One of my great loves in life is theatre. I first stepped onto a stage when I was just four years old, and in that moment I knew I wanted to be a part of that magical world when I grew up. That’s why when it came time to pick a career as the end of high school approached, I knew where to look. I studied stage management in university, and for the first eight years of my professional career I worked as a stage manager for numerous local theatre companies, meaning I was one of the lucky few who made my living in the theatre.
I also made it my mission to see as much theatre as I could, and therefore when my big move to Paris beckoned, I worried about what the language barrier would mean for my theatre going habit. Looking back, it probably would have been more prudent to worry about finding an apartment, a job, and opening a bank account, but there you have it. The heart wants what the heart wants.
As expected, I didn’t really go to the theatre much during my first couple of years in Paris. I went to the occasional improv or comedy show, and while I enjoyed them, it wasn’t enough. I missed the experience of getting caught up in a story that is being performed live by actors right in front of you, and I yearned for the feeling of witnessing live theatre. It was years before I braved a traditional theatrical play, but when I finally did, I did so with the help of Theatre in Paris, a company dedicated to bringing the Parisian theatre scene to English speaking audiences.
I think it would be the understatement of the year to say that I was thrilled to discover this company’s existence, and since that wonderful day I’ve seen several of their shows and loved every minute of it. Some shows are in English or are language free, but the majority are in French with English subtitles. If you’re thinking it might be awkward to read subtitles at the theatre, I assure you it’s not. Unlike the movies, where the timing of the dialogue doesn’t vary, theatre is a live performance, and therefore Theatre in Paris employs a person to click through the dialogue in time with the actors. This way you are always in step with the action on the stage. Even the lyrics of musical numbers are subtitled, so play, musical, cabaret, it doesn’t matter. A whole city of theatrical experiences is available to be seen, even if the only French you know is “Bonjour”.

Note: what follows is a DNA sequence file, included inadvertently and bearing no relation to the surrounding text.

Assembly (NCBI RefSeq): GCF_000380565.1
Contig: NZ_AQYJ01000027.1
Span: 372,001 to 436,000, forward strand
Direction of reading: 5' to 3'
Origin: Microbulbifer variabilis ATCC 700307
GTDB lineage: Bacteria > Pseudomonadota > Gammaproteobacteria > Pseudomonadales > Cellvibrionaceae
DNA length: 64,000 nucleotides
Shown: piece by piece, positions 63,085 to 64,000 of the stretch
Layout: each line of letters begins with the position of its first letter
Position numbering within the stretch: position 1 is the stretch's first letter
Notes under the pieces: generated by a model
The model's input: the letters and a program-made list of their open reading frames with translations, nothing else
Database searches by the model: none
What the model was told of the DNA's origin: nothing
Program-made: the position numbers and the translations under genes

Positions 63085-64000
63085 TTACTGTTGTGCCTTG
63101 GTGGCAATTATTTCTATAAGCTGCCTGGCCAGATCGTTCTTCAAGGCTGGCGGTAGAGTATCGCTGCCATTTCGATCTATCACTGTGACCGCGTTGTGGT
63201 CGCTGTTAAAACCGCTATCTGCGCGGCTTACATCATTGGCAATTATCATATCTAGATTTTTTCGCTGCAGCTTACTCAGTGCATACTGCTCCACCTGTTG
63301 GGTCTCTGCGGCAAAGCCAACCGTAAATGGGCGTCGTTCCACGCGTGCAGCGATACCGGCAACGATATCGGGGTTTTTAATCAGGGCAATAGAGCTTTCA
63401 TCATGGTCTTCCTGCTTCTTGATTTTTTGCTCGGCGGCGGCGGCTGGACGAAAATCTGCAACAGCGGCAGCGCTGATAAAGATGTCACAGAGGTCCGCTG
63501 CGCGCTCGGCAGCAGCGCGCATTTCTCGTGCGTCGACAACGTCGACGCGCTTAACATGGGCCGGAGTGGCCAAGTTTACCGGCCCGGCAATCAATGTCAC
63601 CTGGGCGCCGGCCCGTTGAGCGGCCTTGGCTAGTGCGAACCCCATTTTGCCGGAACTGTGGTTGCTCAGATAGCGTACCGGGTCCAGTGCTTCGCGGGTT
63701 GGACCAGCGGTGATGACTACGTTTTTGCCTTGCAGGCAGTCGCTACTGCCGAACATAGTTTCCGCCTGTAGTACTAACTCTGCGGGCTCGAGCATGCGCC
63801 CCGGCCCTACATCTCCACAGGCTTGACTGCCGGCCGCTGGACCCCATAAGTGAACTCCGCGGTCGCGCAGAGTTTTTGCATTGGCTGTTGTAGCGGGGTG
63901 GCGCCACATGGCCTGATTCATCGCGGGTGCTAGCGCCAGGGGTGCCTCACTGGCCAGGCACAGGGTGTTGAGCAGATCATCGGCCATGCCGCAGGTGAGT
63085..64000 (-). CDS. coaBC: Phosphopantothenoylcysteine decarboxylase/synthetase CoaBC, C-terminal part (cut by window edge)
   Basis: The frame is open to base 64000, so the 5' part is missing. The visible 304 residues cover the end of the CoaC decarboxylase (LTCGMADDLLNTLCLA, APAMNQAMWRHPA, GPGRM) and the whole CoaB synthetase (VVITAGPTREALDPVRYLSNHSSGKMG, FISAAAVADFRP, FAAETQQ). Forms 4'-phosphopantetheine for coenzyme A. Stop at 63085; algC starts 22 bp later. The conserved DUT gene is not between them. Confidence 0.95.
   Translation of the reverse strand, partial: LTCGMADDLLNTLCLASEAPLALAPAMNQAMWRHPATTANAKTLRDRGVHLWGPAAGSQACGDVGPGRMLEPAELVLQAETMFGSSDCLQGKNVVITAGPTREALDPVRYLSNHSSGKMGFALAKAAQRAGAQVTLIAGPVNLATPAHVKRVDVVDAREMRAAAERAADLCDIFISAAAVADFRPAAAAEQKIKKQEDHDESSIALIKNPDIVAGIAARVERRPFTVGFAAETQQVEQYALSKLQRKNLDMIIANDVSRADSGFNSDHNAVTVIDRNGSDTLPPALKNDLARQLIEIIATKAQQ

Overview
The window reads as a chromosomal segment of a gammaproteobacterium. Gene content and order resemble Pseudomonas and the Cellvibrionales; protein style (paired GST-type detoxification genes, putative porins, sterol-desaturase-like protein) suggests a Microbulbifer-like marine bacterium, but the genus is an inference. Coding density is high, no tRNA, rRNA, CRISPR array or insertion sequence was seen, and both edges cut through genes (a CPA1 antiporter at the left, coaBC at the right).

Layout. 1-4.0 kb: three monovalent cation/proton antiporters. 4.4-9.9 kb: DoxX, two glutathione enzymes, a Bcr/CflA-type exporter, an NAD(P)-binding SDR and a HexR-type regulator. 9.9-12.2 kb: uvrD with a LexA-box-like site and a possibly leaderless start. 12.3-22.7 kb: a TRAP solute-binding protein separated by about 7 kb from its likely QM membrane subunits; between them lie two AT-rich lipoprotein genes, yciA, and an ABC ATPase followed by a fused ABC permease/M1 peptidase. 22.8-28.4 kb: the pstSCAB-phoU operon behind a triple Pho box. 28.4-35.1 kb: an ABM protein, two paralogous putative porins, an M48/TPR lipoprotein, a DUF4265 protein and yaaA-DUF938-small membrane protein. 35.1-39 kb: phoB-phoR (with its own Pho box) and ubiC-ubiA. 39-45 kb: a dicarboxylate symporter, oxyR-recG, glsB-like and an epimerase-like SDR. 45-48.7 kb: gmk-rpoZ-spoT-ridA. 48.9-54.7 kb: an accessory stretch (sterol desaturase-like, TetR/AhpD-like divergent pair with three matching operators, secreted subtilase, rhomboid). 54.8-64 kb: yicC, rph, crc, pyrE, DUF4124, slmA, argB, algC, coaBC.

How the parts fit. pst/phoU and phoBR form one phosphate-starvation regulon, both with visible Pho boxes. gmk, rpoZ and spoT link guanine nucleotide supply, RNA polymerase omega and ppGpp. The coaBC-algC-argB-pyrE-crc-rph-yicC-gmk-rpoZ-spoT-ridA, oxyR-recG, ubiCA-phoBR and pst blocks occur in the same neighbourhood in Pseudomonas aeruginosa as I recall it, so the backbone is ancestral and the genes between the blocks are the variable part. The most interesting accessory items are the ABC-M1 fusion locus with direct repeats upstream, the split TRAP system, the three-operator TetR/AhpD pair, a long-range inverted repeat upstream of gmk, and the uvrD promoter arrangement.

Now, far be it for me to insist that everyone should go to the theatre, but it has been my life’s passion since I was four years old, so yes, I do think that everyone should experience this magical art form at least once in their life. And if you’re only going to see it once, why not see it in Paris, a city with over a 100 theatres to choose from?
If you’re anything like me, you’re always looking for something to do in the evenings while you’re on vacation, and while the Eiffel Tower is beautiful, there’s only so many times you can take a picture of it lit up at night. If you’re looking for an alternative, look no further than Theatre in Paris, and treat yourself to a night at the theatre. Their website lists all their current shows, but feel free to reach out to me for suggestions on which shows to see. It’s entirely likely that I’ve seen a fair few of them.
Finally, as a special offer to followers of Story of a City, Theatre in Paris is offering 15% off all regularly priced tickets.* Just enter the code storyofacity online when you book and enjoy the show!